We asked for our community’s best winter potato recipe, and you all delivered. From creamy and comforting gratins to elegant potato-stuffed pastries (shout out to our runner-up, Bevi’s Everything Baked Potato Puff Pastries), choosing just one was not an easy task. After multiple rounds of recipe testing, narrowing down the finalists, and asking our community to vote, we finally have a winner: ‘World Famous’ Mahogany Potatoes by Lisanne Weinberg, known on our site as creamtea.
To celebrate the occasion, we chatted with the recipe developer about this winning potato dish—and why it has resonated with so many home cooks over the years.
The recipe has been on our site for over a decade. Why do you think it’s had such staying power and continues to resonate with readers?
First of all, let me say that I’m absolutely delighted with the “staying power” of this recipe! I believe the recipe resonates with readers because of the ease-to-deliciousness ratio. You simply place potatoes cut-side down in a single layer in an oiled pan and place it in a hot oven. Then relax, read a novel, knit, or prep your main dish. Just before they’re done, dice the onion, then add to the hot potatoes and toss with a good deal of salt and the lemon juice. With a side salad and a main, you’ve got a complete meal with minimal effort. They’re great for any holiday when you have other more complex dishes to attend to.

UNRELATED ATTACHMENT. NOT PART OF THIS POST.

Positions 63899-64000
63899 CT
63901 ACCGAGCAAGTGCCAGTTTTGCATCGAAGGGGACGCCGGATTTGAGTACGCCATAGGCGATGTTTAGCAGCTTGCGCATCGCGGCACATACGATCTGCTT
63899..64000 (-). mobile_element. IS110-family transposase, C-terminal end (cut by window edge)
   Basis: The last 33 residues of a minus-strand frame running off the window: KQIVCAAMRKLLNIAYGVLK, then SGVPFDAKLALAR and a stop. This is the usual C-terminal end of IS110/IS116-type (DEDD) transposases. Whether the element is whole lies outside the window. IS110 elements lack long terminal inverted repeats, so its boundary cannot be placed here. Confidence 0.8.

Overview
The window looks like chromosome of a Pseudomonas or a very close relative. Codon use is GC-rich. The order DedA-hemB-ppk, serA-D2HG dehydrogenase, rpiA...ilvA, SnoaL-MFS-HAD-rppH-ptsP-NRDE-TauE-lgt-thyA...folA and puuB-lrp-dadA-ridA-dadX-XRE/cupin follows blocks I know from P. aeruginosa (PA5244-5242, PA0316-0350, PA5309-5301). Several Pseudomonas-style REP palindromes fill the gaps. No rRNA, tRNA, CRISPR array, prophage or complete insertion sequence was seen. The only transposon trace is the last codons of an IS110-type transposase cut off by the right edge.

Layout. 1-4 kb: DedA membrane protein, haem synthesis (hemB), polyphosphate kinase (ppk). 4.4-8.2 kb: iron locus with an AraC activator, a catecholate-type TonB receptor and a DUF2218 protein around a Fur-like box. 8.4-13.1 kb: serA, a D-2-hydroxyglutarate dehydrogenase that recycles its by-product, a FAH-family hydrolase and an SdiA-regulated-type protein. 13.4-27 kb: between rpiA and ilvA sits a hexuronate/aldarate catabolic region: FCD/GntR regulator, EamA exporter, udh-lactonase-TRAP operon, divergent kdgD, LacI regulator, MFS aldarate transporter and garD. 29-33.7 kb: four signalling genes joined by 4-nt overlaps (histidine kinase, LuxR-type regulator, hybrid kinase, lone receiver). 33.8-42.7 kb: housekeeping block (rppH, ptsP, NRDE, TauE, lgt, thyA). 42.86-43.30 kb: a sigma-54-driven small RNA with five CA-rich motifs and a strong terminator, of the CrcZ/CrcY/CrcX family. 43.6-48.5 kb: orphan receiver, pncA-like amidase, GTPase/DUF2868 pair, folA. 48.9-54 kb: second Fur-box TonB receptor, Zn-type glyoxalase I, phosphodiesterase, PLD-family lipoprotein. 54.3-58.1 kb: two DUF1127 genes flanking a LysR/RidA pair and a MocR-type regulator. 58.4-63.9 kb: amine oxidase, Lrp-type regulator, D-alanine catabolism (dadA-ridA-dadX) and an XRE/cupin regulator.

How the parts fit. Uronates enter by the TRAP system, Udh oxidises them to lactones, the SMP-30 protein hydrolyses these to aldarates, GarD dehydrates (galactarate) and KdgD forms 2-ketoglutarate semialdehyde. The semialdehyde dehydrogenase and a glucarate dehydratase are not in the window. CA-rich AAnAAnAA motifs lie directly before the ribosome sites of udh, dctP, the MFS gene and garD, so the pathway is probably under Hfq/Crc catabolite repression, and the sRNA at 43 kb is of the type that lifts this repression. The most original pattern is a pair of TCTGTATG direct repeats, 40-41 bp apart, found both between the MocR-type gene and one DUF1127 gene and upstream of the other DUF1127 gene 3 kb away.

In the years that you’ve been making these potatoes, are there any variations you’ve tried? Would you recommend any of them?
As far as alterations to the original recipe, at times I’ve seasoned the pan with my favorite spice blend after pouring in the oil. But I always return to the original method; it’s just that good that it needs no tampering.
What’s the most important thing to keep in mind when making this recipe for the first time?
Be patient! You want these potatoes very, very well-browned. The Maillard reaction is an ingredient in itself, so it’s very important to wait for a good, dark crisp that adds such a mysteriously good flavor to this dish. They should be roasted in a single layer and are best in cast-iron, but a roasting pan works perfectly well. Although potatoes will lift from the pan with the nudge of a knife when cooked through, they’ll need to brown further to be at optimum flavor. Add the remaining ingredients as soon as the potatoes are well-done and while hot.
What do you recommend serving these potatoes with?
I often serve them as a side to roasted chicken or beef, as the acid from the potatoes cuts the richness; for a meat-free meal, I have also served them with a roasted vegetable dinner (the latter prepped and cooked separately). They’re great alongside fish or an omelet filled with smoked salmon and yogurt. However you serve them, I hope you’ll enjoy them as much as we do.
Can you share a little bit about your background and what inspires you as a home cook?
As is true for many home cooks, my mother’s approach to cooking was influential for me. She was an experimental cook for her time, in the ‘60s and ‘70s when I was growing up. She preferred simple, yet flavorful dishes. Later, my college roommate and best friend taught me a thing or two about fine cooking and flavor. We both needed to eat, so we needed to cook!
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